Venoco Inc. founder Tim Marquez has taken the publicly traded oil company private after buying up the remaining stock shares as part of a merger agreement.
The oil company, headquartered in Denver with operations on the South Coast, announced the change this week.
A merger between Venoco, Marquez, Denver Parent Corp. and Denver Merger Sub sealed the deal after shareholders allowed the sale.
Before the merger, Marquez owned 50.3 percent of shares, while the public controlled 49.7 percent.
Venoco was merged with Denver Merger Sub, with Venoco as the surviving entity. Venoco, as a wholly owned subsidiary of DPC, will keep the same officers.
Beyond financial backing, Venoco will see few changes, according to Mike Edwards, Venoco vice president of corporate and investor relations.
Marquez will remain the board executive chairman and Ed O’Donnell will continue to serve as chief executive officer.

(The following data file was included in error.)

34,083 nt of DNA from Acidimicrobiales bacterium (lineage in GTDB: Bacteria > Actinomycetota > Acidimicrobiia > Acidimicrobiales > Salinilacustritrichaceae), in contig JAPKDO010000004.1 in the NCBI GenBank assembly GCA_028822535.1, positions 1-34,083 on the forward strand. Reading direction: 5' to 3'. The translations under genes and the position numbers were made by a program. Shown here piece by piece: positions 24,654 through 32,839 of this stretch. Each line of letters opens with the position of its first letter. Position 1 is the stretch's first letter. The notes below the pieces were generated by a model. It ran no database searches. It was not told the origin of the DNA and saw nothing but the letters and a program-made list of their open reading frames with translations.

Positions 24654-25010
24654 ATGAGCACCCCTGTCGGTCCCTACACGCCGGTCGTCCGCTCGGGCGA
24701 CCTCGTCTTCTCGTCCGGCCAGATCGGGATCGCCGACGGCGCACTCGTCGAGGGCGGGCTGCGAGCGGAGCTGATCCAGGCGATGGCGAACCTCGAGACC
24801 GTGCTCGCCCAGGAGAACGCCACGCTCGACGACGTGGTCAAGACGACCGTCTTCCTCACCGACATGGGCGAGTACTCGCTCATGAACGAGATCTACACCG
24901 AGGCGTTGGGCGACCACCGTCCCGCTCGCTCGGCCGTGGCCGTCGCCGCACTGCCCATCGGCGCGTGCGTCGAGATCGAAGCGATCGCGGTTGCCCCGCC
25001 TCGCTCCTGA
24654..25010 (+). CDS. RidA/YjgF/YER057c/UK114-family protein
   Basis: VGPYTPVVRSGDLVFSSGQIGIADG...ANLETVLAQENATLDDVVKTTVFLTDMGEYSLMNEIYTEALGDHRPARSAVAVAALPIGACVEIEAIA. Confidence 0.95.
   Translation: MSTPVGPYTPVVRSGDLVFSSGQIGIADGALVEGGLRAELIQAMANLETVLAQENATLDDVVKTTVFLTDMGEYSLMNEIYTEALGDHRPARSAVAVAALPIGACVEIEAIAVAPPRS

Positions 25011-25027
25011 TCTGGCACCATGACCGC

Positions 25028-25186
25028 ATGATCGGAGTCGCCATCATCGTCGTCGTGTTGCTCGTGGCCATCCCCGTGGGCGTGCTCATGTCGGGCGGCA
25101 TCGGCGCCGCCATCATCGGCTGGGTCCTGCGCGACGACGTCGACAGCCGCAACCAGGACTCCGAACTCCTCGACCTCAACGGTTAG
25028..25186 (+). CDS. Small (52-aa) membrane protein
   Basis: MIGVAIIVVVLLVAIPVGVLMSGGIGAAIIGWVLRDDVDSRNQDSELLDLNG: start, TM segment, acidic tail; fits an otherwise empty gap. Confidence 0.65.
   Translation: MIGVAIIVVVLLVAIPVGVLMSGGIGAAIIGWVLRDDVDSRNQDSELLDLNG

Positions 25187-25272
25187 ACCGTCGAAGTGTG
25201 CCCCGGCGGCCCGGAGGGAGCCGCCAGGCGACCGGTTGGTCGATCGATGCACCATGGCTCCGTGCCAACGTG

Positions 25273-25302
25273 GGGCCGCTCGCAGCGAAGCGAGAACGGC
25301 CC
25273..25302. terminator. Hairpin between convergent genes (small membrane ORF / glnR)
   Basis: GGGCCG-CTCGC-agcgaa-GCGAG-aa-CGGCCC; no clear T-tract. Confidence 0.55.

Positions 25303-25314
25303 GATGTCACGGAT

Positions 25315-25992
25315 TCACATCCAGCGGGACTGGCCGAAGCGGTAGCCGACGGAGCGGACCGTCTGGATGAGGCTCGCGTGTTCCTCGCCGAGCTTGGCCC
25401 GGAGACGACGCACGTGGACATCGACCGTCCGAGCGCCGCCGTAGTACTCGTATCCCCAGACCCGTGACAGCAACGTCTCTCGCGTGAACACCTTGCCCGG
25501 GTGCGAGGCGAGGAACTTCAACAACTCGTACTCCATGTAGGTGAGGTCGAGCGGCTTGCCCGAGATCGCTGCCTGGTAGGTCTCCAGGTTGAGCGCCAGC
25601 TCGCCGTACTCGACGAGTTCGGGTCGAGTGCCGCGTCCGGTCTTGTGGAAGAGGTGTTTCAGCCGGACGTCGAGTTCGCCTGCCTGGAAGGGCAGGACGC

“Our operations don’t change,” Edwards said Thursday. “Tim Marquez didn’t feel like the public markets saw the same value as he did in the company. The extra burden of being public didn’t have any benefit.”
Marquez founded Venoco in 1992, and put in a request to buy up the rest of public shares last year.
Part of the financing Marquez got to close the go-private transaction came from a $315 million second lien term loan and a $100 million drawn on a new $175 million revolving credit facility that has $156 million in initial commitments. For the balance, Marquez raised $60 million of private financing at his “Holdco” level, Edwards said.